To continue reading

Request your trial
4 cases
  • Reynolds v. Alabama Dept. of Transp.
    • United States
    • U.S. District Court — Middle District of Alabama
    • April 13, 1998
    ...the court have been actively and extensively involved in the implementation of consent decree I. See, e.g., Reynolds v. Alabama Dep't of Transp., 996 F.Supp. 1156 (M.D.Ala.1998); Reynolds v. Alabama Dep't of Transp., 996 F.Supp. 1130 (M.D.Ala. 1998); Reynolds v. Alabama Dep't of Transp., 99......
  • Reynolds v. Alabama Dept. of Transp.
    • United States
    • U.S. District Court — Middle District of Alabama
    • June 25, 1998 establish new non-discriminatory ones with some urgency — the decree set time limits for compliance." Reynolds v. Alabama Dep't of Transp., 996 F.Supp. 1130, 1137 (M.D.Ala. 1998) (emphasis added).5 "In other words," the court continued, "the Transportation and Personnel Departments were ......
  • Reynolds v. Roberts
    • United States
    • U.S. Court of Appeals — Eleventh Circuit
    • March 29, 2000
    ...that allowing non-black employees to use the race-neutral grievance procedure violates the consent decree. Reynolds v. Alabama Dep't of Transp., 996 F.Supp. 1130 (M.D.Ala.1998). In No. 97-6347, a class of intervenors, who consist of the Department's non-black employees (the "Adams Interveno......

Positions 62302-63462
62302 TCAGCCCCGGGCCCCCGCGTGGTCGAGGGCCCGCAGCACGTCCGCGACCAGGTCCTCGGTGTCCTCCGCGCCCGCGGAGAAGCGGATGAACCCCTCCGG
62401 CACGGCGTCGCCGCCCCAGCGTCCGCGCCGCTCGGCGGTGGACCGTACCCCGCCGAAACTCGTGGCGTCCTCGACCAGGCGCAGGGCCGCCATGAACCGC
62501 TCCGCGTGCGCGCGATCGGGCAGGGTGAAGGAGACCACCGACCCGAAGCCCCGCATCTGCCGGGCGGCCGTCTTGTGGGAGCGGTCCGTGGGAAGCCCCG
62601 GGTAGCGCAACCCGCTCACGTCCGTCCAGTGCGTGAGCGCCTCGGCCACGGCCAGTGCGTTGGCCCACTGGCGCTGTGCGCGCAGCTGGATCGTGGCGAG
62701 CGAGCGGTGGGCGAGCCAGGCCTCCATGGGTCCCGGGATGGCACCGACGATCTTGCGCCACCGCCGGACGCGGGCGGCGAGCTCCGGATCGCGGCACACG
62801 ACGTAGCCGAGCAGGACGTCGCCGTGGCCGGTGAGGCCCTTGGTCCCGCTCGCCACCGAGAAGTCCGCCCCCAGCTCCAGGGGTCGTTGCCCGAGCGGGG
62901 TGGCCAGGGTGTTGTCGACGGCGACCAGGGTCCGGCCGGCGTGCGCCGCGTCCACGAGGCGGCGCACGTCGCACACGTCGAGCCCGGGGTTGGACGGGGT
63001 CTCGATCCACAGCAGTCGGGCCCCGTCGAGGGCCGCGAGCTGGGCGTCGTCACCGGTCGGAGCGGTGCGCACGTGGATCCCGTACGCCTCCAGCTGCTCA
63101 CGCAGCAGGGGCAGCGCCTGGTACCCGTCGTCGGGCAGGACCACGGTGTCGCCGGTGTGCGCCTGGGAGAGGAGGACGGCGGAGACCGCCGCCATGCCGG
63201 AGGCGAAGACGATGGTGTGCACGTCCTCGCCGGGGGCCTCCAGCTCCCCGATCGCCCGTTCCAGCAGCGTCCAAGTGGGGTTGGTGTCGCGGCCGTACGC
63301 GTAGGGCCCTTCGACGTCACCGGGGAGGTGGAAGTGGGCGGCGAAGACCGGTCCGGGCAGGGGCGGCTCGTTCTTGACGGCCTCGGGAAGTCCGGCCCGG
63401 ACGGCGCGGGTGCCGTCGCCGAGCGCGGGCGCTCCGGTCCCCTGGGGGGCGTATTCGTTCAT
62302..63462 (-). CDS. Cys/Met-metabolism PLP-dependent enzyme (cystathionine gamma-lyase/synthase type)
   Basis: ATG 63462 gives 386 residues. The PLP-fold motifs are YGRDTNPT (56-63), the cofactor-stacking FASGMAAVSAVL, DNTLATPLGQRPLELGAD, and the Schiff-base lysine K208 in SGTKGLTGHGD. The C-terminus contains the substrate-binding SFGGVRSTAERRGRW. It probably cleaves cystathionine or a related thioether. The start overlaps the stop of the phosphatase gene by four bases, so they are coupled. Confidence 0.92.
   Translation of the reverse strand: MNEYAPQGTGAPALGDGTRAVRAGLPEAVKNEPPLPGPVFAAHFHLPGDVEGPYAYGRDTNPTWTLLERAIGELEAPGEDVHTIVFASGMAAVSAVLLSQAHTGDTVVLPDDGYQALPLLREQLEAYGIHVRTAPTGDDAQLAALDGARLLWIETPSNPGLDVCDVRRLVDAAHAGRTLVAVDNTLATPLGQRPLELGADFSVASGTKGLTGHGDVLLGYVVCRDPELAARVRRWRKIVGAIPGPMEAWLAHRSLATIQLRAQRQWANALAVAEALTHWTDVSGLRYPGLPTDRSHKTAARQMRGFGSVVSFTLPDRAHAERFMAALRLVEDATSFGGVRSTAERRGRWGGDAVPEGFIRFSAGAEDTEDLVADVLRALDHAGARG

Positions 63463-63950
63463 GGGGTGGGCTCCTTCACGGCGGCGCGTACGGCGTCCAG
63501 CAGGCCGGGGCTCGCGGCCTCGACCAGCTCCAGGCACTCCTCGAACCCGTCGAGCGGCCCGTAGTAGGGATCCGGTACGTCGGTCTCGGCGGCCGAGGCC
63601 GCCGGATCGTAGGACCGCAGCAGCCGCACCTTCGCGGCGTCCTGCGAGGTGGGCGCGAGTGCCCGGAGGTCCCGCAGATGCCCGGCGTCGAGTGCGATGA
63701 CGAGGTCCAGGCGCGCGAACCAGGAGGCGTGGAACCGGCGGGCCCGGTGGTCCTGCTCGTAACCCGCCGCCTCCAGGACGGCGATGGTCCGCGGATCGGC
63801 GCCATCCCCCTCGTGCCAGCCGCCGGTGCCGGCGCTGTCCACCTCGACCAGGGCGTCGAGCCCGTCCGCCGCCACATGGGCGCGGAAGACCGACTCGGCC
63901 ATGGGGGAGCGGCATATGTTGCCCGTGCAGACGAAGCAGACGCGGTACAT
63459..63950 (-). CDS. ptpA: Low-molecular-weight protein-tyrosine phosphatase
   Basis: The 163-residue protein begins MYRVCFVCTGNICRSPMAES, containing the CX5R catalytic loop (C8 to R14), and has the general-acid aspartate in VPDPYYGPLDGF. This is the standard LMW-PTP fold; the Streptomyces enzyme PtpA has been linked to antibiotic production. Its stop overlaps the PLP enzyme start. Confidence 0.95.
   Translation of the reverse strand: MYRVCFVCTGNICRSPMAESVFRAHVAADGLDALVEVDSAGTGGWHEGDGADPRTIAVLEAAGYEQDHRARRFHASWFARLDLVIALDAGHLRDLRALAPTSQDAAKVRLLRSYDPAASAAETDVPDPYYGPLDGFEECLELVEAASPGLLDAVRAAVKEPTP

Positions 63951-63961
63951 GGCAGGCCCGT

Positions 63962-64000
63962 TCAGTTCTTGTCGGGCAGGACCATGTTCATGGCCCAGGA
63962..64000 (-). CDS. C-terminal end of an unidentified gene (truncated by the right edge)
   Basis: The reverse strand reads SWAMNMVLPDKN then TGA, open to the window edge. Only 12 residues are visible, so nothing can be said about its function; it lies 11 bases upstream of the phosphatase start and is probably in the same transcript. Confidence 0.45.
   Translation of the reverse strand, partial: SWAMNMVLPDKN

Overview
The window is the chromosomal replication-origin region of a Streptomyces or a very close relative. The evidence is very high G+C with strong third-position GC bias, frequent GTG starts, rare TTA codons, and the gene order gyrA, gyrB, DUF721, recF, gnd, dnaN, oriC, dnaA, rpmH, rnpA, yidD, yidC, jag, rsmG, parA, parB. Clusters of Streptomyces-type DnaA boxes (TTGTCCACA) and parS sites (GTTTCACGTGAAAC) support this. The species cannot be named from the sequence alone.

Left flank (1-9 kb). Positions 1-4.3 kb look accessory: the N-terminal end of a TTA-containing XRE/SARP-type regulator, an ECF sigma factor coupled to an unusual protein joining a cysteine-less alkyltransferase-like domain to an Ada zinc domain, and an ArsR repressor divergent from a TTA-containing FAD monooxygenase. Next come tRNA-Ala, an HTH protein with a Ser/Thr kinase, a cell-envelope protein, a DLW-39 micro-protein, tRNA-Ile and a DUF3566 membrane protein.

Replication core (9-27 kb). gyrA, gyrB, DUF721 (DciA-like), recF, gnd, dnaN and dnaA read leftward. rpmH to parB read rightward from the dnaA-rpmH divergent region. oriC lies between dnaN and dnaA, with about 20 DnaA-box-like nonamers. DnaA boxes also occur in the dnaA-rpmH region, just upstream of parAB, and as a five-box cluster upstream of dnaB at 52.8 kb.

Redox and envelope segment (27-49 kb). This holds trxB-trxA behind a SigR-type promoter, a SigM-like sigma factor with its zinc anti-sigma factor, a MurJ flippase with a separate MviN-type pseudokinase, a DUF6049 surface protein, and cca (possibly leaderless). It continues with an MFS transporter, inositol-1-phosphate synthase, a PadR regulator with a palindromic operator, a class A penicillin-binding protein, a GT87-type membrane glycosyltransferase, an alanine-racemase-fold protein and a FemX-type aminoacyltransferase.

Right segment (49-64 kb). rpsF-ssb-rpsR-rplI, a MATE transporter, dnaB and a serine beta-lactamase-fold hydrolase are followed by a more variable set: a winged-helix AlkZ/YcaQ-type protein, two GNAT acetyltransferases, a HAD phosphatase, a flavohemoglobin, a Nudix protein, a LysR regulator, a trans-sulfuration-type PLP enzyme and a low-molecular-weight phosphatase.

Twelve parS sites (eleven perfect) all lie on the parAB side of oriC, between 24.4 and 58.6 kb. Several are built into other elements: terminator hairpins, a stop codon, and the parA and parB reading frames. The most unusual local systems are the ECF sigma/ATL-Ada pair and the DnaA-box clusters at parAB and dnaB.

• Reynolds v. Alabama Dept. of Transp.
    • United States
    • U.S. District Court — Middle District of Alabama
    • August 29, 2001
    ...the court entered judgment granting injured merit employees $ 34,732,487, including interest. See Reynolds v. Alabama Dep't of Transp., 996 F.Supp. 1156 (M.D.Ala.1998) (Thompson, J.);9 Order of April 16, 1997.10 The Eleventh Circuit vacated and remanded this judgment with instructions to th......

VLEX uses login cookies to provide you with a better browsing experience. If you click on 'Accept' or continue browsing this site we consider that you accept our cookie policy. ACCEPT